Almonty Industries is expanding its current environmental, social and governance (ESG) programme to include its continued target of carbon neutrality for the Sangdong tungsten mine in Gangwon Province, South Korea.
The Canadian-based producer said that a third-party report will be completed in the coming three months that will analyse the mine’s carbon footprint as well as recommend how to best minimise it.
“Given the energy from the grid supplied to the Sangdong project is 100% renewable, the company has a unique opportunity to push towards carbon neutrality at our Korean site.”
Chairman, President and CEO Lewis Black said that it has become even more important that the company continually review and develop its ESG programme, which he says “sits perfectly in line” with the equator principles from which Sangdong was constructed.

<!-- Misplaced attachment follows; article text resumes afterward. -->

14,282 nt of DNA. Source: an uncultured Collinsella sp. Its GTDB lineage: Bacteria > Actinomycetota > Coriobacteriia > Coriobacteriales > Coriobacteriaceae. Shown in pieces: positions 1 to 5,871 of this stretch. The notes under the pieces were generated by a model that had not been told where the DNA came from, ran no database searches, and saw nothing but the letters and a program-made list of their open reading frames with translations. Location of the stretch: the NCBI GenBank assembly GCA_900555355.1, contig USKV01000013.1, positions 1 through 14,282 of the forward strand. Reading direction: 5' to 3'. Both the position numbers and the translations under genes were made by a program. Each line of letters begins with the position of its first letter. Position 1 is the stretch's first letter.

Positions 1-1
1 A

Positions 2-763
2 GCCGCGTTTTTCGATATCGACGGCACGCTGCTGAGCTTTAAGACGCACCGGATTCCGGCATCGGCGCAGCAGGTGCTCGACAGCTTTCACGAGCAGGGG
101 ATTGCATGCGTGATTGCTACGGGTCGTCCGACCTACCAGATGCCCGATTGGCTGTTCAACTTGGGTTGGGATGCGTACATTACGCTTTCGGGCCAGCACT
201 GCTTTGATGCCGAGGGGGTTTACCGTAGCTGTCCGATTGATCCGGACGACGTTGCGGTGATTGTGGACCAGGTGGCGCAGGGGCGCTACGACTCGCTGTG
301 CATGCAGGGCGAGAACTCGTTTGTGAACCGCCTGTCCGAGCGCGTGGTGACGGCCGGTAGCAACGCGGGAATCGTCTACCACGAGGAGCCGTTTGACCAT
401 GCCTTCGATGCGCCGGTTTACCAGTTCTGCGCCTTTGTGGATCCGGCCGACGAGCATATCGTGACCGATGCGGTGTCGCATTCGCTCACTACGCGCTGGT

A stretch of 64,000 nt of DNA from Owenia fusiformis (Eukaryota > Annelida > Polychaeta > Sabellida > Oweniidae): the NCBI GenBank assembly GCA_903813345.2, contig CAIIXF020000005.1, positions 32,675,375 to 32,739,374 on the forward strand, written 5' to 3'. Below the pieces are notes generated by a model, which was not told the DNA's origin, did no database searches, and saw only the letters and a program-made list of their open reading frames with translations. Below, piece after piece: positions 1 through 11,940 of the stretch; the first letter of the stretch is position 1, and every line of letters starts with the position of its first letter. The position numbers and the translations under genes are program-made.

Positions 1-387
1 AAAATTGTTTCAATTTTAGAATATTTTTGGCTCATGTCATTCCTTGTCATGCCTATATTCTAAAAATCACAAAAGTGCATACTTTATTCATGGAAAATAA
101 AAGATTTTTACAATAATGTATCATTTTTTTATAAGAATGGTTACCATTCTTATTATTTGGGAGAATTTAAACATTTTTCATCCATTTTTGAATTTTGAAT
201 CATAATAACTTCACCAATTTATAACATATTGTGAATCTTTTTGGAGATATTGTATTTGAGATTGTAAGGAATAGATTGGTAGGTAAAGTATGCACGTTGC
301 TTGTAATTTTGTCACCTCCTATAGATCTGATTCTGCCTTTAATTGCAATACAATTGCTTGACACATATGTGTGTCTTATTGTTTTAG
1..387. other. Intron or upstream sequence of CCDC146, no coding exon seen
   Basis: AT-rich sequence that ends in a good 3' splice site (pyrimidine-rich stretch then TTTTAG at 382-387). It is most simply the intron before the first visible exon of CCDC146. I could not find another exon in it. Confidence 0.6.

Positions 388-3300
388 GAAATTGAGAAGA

Carbon neutrality at Sangdong is potentially achievable, he said, once the mine’s underground electric fleets can maintain a charge over an entire shift. That, he added, could be possible within the next 18 months.
“We are extremely fortunate that 100% of our energy comes from a renewable source, making the target of carbon neutrality achievable.”
In addition to Sangdong, Almonty also mines tungsten concentrate from the Los Santos mine in western Spain and the Panasqueira mine in Portugal. It also is developing the Valtreixal tin/tungsten project in northwestern Spain.
Sangdong, according to the company, was previously one of the largest tungsten mines in the world and one of the few long-life, high-grade tungsten deposits outside of China. It was acquired by the miner in September 2015 through the acquisition of a 100% interest in Woulfe Mining.